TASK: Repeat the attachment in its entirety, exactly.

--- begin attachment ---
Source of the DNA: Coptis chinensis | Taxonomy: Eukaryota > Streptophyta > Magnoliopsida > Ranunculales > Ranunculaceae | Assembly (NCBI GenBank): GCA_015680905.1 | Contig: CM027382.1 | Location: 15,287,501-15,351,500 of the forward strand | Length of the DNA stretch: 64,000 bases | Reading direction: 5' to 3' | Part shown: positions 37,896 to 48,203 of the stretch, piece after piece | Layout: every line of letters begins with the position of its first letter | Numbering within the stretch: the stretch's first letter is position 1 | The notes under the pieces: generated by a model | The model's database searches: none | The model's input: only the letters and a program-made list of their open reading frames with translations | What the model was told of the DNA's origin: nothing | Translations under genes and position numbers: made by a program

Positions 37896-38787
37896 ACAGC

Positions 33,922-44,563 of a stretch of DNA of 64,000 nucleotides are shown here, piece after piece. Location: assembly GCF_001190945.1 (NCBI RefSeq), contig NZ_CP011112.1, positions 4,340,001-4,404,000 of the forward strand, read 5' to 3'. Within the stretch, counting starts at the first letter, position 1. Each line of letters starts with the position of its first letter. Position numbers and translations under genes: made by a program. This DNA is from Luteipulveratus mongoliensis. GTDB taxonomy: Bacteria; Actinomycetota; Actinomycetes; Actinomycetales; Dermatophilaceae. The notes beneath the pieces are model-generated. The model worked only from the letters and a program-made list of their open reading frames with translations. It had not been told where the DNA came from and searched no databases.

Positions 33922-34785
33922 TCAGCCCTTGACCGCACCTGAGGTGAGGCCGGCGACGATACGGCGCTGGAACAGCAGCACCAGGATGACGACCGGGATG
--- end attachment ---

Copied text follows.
Source of the DNA: Coptis chinensis | Taxonomy: Eukaryota > Streptophyta > Magnoliopsida > Ranunculales > Ranunculaceae | Assembly (NCBI GenBank): GCA_015680905.1 | Contig: CM027382.1 | Location: 15,287,501-15,351,500 of the forward strand | Length of the DNA stretch: 64,000 bases | Reading direction: 5' to 3' | Part shown: positions 37,896 to 48,203 of the stretch, piece after piece | Layout: every line of letters begins with the position of its first letter | Numbering within the stretch: the stretch's first letter is position 1 | The notes under the pieces: generated by a model | The model's database searches: none | The model's input: only the letters and a program-made list of their open reading frames with translations | What the model was told of the DNA's origin: nothing | Translations under genes and position numbers: made by a program

Positions 37896-38787
37896 ACAGC

Positions 33,922-44,563 of a stretch of DNA of 64,000 nucleotides are shown here, piece after piece. Location: assembly GCF_001190945.1 (NCBI RefSeq), contig NZ_CP011112.1, positions 4,340,001-4,404,000 of the forward strand, read 5' to 3'. Within the stretch, counting starts at the first letter, position 1. Each line of letters starts with the position of its first letter. Position numbers and translations under genes: made by a program. This DNA is from Luteipulveratus mongoliensis. GTDB taxonomy: Bacteria; Actinomycetota; Actinomycetes; Actinomycetales; Dermatophilaceae. The notes beneath the pieces are model-generated. The model worked only from the letters and a program-made list of their open reading frames with translations. It had not been told where the DNA came from and searched no databases.

Positions 33922-34785
33922 TCAGCCCTTGACCGCACCTGAGGTGAGGCCGGCGACGATACGGCGCTGGAACAGCAGCACCAGGATGACGACCGGGATG